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Towards industrial ecology : sustainable development as a concept of ecological modernization

[journal article]

Huber, Joseph

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Abstract "This paper deals with core aspects of ecological modernization, and how these have been received in the debate on sustainable development during the Rio process particularly by two social milieus, one being industry and business, the other milieu representing the red-green current of the ecology movement, which at the Rio conference in 1992 was part of the group of non-governmental organizations (NGOs). The NGOs' understanding of sustainable development has been formulated by themselves as an anti-industrial and anti-modernist strategy of "sufficiency", meaning selflimitation of material needs combined with "industrial disarmament", withdrawal from free world market economy and an egalitarian distribution of the remaining scarce resources. Contrary to that, the industry’s understanding of sustainable development is the 'efficiency-revolution". Industry and business are looking for a strategy that would allow for further economic growth and ecological adaptation of industrial production at the same time. The means for achieving this goal is seen in the introduction of environmental management systems aimed at improving the environmental performance, i.e. improving the efficient use of material and energy, thus increasing resource productivity in addition to labour and capital productivity. There are good reasons for both sufficiency and efficiency. Nevertheless I will argue that both strategies do have important shortcomings, so that even if combined they will not yet represent a sustainable answer to the ecological challenge. In order to open up a truely sustainable development path an additional third kind of transformational strategy needs to be pursued. In the present name-giving context one can call it the strategy of "consistency". A term with a similar meaning in the current discussion is "industrial ecology" (Socolow et al. 1994, Ayres&Ayres 1996). Industrial ecology aims at an industrial metabolism that is consistent with nature's metabolism. The transformation of traditional industrial structures, which are environmentally often unadapted, to an ecologically modernized consistent industrial metabolism implies major or basic technological innovations, not just incremental efficiency-increasing change and minor modifications of existing product-chains.The content of this contribution can be seen as a piece of policy design. It is of conceptual nature, i.e. it is not mere theoretical analysis, nor is it a report on empirical research work. It should be stressed, however, that things discussed here were not worked out by voluntaristic "scenario-writing", but closely correspond to empirical, practical and historical knowledge." (Textauszug)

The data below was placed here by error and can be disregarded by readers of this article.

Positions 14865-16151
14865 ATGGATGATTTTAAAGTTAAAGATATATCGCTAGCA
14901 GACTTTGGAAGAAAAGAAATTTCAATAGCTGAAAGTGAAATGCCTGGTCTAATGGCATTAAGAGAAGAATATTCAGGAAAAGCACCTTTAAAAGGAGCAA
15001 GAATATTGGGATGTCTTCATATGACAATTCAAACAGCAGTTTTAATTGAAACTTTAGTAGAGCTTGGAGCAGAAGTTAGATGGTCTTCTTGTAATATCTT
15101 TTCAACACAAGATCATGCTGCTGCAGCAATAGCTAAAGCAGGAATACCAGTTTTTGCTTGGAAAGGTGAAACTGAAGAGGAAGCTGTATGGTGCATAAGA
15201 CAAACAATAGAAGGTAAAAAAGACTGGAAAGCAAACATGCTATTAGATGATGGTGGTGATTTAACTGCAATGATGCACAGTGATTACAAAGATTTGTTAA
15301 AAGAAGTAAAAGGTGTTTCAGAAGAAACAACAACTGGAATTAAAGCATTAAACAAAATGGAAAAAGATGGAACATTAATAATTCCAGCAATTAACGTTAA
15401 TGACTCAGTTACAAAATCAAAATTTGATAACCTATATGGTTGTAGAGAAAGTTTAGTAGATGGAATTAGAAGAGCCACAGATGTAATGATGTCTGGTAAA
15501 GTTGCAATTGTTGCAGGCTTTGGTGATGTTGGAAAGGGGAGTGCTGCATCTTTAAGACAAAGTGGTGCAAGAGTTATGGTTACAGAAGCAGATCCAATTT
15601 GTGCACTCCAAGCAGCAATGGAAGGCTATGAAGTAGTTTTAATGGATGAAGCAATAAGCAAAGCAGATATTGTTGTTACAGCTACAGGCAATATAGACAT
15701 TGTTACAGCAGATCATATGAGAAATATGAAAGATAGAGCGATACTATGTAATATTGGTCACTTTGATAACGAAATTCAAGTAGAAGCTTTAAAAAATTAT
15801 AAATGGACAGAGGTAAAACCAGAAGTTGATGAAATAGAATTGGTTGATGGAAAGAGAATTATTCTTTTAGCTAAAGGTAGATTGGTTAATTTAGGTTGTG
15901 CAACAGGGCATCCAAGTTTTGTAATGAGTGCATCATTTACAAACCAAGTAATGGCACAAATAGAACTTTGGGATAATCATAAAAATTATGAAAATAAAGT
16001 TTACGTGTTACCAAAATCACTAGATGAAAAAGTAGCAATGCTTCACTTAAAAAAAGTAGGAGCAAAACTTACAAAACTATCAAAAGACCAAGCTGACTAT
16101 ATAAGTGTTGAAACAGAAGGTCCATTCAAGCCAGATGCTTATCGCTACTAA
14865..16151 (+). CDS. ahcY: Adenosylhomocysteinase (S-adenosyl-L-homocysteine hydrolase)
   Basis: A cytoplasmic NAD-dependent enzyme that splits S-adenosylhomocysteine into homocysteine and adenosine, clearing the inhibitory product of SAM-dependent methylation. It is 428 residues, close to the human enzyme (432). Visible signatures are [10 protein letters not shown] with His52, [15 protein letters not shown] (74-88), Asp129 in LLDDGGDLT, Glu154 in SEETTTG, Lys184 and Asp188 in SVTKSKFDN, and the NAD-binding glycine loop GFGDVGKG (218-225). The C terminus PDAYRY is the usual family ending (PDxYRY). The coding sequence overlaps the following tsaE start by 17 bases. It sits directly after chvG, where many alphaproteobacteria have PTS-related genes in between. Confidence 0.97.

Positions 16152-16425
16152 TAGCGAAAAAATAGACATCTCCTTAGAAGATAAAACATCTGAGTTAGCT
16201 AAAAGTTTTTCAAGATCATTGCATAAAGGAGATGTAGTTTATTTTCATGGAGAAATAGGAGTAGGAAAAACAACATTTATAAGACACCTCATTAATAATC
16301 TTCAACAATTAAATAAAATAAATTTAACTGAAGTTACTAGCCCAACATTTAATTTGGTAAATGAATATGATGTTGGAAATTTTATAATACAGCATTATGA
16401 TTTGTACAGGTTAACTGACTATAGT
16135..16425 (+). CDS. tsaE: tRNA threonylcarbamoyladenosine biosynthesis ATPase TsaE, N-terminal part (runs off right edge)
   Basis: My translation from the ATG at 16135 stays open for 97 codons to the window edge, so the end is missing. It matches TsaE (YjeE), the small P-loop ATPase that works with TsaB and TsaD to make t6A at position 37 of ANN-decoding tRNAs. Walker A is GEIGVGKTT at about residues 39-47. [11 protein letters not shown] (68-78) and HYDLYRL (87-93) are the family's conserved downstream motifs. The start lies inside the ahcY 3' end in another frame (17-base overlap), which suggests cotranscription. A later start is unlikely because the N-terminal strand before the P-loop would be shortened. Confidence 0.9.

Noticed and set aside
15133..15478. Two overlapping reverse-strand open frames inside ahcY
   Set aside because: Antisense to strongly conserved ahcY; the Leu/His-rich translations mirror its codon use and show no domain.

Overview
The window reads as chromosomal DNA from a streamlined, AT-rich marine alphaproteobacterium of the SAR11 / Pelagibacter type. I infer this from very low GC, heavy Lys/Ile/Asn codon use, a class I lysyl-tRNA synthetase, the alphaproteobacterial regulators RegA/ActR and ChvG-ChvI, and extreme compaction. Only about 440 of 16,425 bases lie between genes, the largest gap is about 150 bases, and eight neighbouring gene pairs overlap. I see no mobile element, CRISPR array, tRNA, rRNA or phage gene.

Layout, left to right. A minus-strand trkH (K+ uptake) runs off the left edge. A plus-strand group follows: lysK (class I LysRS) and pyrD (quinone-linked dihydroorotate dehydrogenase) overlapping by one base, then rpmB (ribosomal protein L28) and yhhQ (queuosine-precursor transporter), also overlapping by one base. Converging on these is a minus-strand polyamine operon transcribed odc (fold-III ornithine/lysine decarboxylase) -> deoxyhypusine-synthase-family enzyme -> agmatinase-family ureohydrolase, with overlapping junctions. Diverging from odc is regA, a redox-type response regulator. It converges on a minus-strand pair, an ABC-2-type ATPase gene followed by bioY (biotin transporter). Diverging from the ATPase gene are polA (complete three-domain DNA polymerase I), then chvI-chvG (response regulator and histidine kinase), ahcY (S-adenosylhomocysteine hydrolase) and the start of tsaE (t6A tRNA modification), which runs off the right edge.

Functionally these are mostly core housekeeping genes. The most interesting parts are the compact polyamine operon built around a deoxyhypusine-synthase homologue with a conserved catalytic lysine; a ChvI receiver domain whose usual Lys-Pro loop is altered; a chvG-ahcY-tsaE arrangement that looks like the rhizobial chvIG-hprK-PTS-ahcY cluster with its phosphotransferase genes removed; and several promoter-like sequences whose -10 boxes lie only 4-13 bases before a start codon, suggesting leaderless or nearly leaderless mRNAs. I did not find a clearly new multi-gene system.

Keywords modernization; ecology; environment; social milieu; sustainability; economic growth; compromise
Classification Special areas of Departmental Policy; Ecology, Environment
Method evaluation
Document language English
Publication Year 2000
Page/Pages 28 p.
Journal Journal of Environmental Policy and Planning, 2 (2000) 4
Licence Deposit Licence - No Redistribution, No Modifications
data provider This metadata entry was indexed by the Special Subject Collection Social Sciences, USB Cologne